Asked how they’re overcoming these challenges, SETDA’s Fletcher pointed attendees to an array of resources on the association’s website, at setda.org/web/guest/assessment.
Both Renfro and Fletcher spoke about the importance of getting the entire community involved. “We developed a new learning technology plan,” Renfro said. “We wanted it to be focused on learning, not IT, and that put our IT department and our teachers on notice. The first thing we did was bring students and the community into the planning process, because they’re the ones who are going to hold us accountable if we don’t hit these goals. It puts a lot of pressure on the school district, but we can’t afford to not have that pressure on us.”
Fletcher emphasized the importance of that approach, relating an anecdote from his days working for the Texas Education Agency: “We created a plan that proved to be very successful,” Fletcher said. “And it was successful for the reason Doug just mentioned: We brought the community in to create it. Once it was created, we had a cadre built to go to the legislature to make it happen. From that, we were able to get significant funding for the state, for technology.”
Creating Assessment Plans
The CDW•G survey also asked respondents to identify how their districts will administer online testing when the time comes. Nearly eight in 10 (78 percent) of them indicate that their districts plan to test students in shifts. Just 20 percent aim to test all students simultaneously.
What’s more, such testing will be conducted in a variety of ways. Given several methods from which to choose, 75 percent of surveyed IT leaders say they will rely on traditional computer labs. But some will mix in (or rely exclusively) on other delivery mechanisms, such as carts stocked with notebook computers, tablets or other computing devices (37 percent); traditional PCs (37 percent), cloud computing (30 percent), one-to-one programs (29 percent), bring-your-own-device programs (17 percent) and virtual desktops (9 percent).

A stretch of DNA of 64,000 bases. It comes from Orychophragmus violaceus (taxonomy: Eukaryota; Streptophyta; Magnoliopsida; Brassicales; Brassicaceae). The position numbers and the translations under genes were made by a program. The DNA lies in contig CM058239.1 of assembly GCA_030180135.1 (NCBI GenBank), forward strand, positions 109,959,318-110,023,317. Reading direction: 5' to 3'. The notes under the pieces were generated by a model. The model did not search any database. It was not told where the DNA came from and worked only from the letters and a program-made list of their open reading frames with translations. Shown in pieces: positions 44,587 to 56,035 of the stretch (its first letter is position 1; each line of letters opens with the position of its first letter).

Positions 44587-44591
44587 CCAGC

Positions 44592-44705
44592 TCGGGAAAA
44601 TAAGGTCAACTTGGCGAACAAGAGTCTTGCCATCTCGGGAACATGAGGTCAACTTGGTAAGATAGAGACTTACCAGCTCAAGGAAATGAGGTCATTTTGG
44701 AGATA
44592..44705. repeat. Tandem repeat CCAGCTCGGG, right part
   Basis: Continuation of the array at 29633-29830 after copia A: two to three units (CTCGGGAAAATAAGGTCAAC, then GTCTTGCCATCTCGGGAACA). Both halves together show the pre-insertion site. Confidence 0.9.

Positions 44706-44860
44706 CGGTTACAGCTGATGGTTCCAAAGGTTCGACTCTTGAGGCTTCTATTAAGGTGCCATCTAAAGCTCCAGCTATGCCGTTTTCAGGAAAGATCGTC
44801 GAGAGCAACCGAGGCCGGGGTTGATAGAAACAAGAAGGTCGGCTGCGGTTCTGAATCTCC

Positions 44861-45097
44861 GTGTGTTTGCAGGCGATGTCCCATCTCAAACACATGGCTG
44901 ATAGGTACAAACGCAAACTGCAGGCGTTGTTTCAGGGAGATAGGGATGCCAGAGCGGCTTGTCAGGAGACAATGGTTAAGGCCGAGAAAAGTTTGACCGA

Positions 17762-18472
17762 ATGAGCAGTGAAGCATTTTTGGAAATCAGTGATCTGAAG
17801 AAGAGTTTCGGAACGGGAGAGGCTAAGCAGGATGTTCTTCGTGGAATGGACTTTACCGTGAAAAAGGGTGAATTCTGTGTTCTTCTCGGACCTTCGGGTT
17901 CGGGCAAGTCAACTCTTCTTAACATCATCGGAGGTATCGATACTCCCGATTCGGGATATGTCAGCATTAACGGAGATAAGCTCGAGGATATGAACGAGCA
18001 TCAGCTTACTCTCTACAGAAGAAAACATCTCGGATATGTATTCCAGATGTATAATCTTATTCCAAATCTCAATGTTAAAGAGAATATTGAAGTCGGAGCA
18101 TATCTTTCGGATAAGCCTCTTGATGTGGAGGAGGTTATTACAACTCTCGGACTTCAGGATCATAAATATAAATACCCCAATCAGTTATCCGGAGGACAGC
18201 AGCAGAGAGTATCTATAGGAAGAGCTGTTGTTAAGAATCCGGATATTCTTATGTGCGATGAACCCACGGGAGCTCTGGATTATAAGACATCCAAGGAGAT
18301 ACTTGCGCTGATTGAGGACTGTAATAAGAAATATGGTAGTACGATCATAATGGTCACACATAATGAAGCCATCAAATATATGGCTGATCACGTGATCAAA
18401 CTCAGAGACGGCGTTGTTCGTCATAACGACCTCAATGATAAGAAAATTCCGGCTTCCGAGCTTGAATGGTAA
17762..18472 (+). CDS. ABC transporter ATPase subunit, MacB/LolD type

Notably, Renfro said that his boss, Dr. Kecia Ray, executive director of learning technology and library services for Metropolitan Nashville Public Schools (and the International Society for Technology in Education’s new president) “envisions the death of the computer lab.” The idea of not having computer labs in schools “wasn’t well received by a lot of people,” he added, but the goal remains “for every student to have a device of his or her own.”
Fletcher expressed a similar vision. “I don’t think we should have computer labs and isolated experiences,” he said. “A lot of people are focused on the 2014–2015 assessments as the end — not as the end of the world, but as the end of the process. I look at it as graduation: It’s an important milestone.”
Asked to share final thoughts about Common Core, Renfro stressed the importance of keeping the focus on instruction. “That’s where the rubber meets the road as far as how we perform with Common Core,” he said. “This is all just starting for us. It will be interesting to come back to this in a year and see how we’re doing.”
Added Antoniou: “It’s about the people, not the technology. It’s critical to have a strong team using a common language that includes all stakeholders.”